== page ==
IIITH Builds ML Models to Detect Cancer

Researchers at IIIT Hyderabad have developed an automatic system for the diagnosis and prognosis of cancer. The deep learning networks can automatically classify subtypes of renal cancer and predict patient survival outcome from digital histopathological images.

The foray of Computer Vision in the medical healthcare space has turned diagnostic imagery on its head.

Convolutional Neural Networks (CNNs) can automatically detect the presence of tumour and subtypes of kidney cancer from digital slide images of biopsies.

The model can also generate a risk index based on tumour shape and nuclei features thereby predicting patient survival outcomes.

Plans afoot to build a digital repository of histopathological images of Indian cancer patients

 

To understand the complex behavior of diseases, interdisciplinary teams of scientists have been exploring biological information at multiple scales from molecules to whole-body. For some of the researchers at the Centre for Computational Natural Sciences and Bioinformatics (CCNSB), IIIT Hyderabad, this means building computational models to identify anomalies in datasets of cancer patients.

Computer Vision in Medical Diagnostics

A cancer diagnosis is typically arrived at by first looking at reports of imaging tests such as the CT Scan or an MRI, followed up with a microscopic analysis of the affected tissue sample, known as a biopsy. Biopsies, though invasive, help to conclusively determine cancerous growth.  “Analysis of these histopathological images (that is, of sample tissues) is something we hadn’t done before and hence we collaborated with Prof. C.V Jawahar from the Center for Visual Information Technology,” says Dr. Vinod P K from CCNSB. The aim was to see how a computer can interpret those images. Histological images contain markers of disease progression and phenotypic information that can have diagnostic and predictive values. A manual microscopic analysis takes considerable amount of effort and time. And in cancer outcomes, a timely detection and diagnosis is paramount which is possible by a machine. A machine can also step in where there are differing opinions among pathologists. “When opinions are divided, there is a lot of subjectivity and it varies from pathologist to pathologist. A computer-aided interpretation could help in resolving these sorts of issues by aiding and not replacing the pathologist,” asserts Dr. Vinod.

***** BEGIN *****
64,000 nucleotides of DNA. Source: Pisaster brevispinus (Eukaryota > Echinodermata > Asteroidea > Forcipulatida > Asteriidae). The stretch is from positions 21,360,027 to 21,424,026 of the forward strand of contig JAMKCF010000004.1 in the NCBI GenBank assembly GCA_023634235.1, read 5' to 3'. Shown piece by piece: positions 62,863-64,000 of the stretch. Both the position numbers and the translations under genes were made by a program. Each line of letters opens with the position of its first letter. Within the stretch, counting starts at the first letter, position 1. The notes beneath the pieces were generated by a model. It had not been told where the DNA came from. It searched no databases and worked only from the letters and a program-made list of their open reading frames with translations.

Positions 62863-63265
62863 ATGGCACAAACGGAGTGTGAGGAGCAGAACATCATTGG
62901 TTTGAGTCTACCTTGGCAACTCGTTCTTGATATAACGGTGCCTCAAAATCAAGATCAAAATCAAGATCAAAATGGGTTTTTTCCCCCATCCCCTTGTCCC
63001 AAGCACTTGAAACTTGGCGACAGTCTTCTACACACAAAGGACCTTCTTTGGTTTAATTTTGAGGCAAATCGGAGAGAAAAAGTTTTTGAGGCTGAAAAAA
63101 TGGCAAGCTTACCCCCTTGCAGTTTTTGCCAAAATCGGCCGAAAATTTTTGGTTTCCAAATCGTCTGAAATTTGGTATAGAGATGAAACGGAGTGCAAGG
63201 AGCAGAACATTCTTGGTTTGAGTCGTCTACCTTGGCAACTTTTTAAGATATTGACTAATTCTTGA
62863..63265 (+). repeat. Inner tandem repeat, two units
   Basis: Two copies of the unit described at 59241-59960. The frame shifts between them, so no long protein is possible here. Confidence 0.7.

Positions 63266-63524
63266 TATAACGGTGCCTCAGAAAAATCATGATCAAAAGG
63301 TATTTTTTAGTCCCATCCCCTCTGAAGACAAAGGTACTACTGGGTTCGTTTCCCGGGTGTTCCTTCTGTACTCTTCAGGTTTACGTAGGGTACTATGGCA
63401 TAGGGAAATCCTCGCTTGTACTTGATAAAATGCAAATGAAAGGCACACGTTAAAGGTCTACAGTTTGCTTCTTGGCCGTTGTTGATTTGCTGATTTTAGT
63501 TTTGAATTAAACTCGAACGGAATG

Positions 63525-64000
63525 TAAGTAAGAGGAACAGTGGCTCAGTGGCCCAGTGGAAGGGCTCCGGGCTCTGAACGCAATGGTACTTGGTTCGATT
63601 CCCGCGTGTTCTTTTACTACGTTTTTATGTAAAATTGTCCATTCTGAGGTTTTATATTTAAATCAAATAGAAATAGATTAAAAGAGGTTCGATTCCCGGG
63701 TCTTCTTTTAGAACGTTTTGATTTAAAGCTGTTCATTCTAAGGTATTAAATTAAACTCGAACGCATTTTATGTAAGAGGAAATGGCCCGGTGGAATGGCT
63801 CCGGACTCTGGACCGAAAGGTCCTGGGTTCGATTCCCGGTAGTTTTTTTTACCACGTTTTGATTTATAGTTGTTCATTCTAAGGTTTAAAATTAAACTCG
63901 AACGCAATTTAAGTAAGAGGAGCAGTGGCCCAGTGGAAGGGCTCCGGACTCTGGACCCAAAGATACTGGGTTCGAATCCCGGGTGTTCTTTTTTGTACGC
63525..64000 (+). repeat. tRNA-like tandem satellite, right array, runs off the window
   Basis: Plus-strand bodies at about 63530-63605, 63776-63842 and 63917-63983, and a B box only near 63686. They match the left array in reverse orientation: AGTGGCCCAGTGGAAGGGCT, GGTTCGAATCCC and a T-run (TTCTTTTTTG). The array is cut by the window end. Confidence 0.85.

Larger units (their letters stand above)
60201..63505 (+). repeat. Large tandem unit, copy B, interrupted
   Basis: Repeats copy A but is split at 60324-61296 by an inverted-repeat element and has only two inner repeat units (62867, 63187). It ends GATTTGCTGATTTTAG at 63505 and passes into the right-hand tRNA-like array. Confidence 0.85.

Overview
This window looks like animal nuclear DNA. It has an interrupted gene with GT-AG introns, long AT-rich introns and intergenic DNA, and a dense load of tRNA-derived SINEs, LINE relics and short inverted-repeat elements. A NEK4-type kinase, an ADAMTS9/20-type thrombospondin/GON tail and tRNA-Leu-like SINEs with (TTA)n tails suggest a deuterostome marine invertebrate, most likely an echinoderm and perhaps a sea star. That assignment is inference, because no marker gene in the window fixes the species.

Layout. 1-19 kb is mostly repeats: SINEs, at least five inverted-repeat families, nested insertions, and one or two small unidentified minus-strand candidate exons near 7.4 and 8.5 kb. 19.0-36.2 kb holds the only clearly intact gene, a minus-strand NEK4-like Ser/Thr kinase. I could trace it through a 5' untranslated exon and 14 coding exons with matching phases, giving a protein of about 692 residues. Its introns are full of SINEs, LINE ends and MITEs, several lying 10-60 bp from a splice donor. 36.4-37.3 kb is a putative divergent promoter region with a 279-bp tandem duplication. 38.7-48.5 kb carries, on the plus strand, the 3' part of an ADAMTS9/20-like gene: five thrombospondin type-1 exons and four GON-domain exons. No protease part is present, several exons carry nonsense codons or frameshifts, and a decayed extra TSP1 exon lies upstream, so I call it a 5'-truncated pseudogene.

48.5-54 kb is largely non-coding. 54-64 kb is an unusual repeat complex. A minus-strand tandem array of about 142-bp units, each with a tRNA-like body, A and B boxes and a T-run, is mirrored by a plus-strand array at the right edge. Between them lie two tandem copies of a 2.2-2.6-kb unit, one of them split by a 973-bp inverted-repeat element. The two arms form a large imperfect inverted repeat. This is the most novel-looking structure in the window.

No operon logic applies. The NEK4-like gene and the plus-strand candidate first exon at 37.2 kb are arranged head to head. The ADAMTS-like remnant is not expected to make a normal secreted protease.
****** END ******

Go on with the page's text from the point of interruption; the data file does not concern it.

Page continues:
Sairam Tabibu, Dr. Vinod P K, Prof. C V Jawahar

Research Findings

Speaking about the study itself, Dr. Vinod says that they focused on kidney cancer because it is among the most common cancer in both men and woman. With the help of convolutional neural networks, they were able to distinguish renal cancers from normal tissue. Next, the model was able to automatically classify the renal cancer subtypes. Finally, from the subtype classifications, they were able to identify features that could predict survival outcomes. While the model achieved over 90% accuracy for determining whether the histopathological images was a tumour or not, the model achieved a 94% accuracy in determining the subtypes of cancer. Survival prediction was done based not just on nuclei features but also on tumour shape features and found to be significant. Apart from this, we also dealt with the issue of tissue of origin. When we take a tissue sample for biopsy, we know where we’re taking it from but we’re not sure of the site of origin. We were able to show that there is site of origin difference between renal cancers.

Indian Repository

Digital histopathological images for the study were obtained from the Cancer Genome Atlas Project. It’s a project funded by the US Government that has catalogued and characterized 33 different types of cancers using genome sequencing. The IIITH research team now plans on expanding the scope of research by working with Indian cancer data sets, beginning with lung cancer which is most prevalent in the country today. In the Indian context, this is a bit more challenging in that digital images of tissue samples are simply not available. The team is in talks with pathologists of various hospitals in the city to popularize scanning and digitizing microscopic slides. “At the institute-level too, we want to aggressively push in this direction by hiring post-doctoral students to this project,” says Dr. Vinod. There’s tremendous scope for this project and with appropriate funding coming in from the Indian government, a database of various cancers from Indian patients seems imminent in the coming years.

More details on the research at https://www.nature.com/articles/s41598-019-46718-3.epdf?author_access_token=3lD7uVcmFAaSgWfV6zI9MdRgN0jAjWel9jnR3ZoTv0MnpeSM_nau0DO7OwrtTzDfEqV7rkxzyq_4pgZI4ouKzjyY7cdGm1hJDW19SbA6RZ4HcqzBgdluD3FzsVRG9ssHCwuHeerbx9N9n6cXqA-pw%3D%3D

 

Sarita Chebbi is a minimalist runner, practising yogi and baker of all things whole-wheat, and sugar-free. Currently re-learning her ABC’s…the one that goes: A for algorithm, B for Bayesian, C for convolutional (neural network)….

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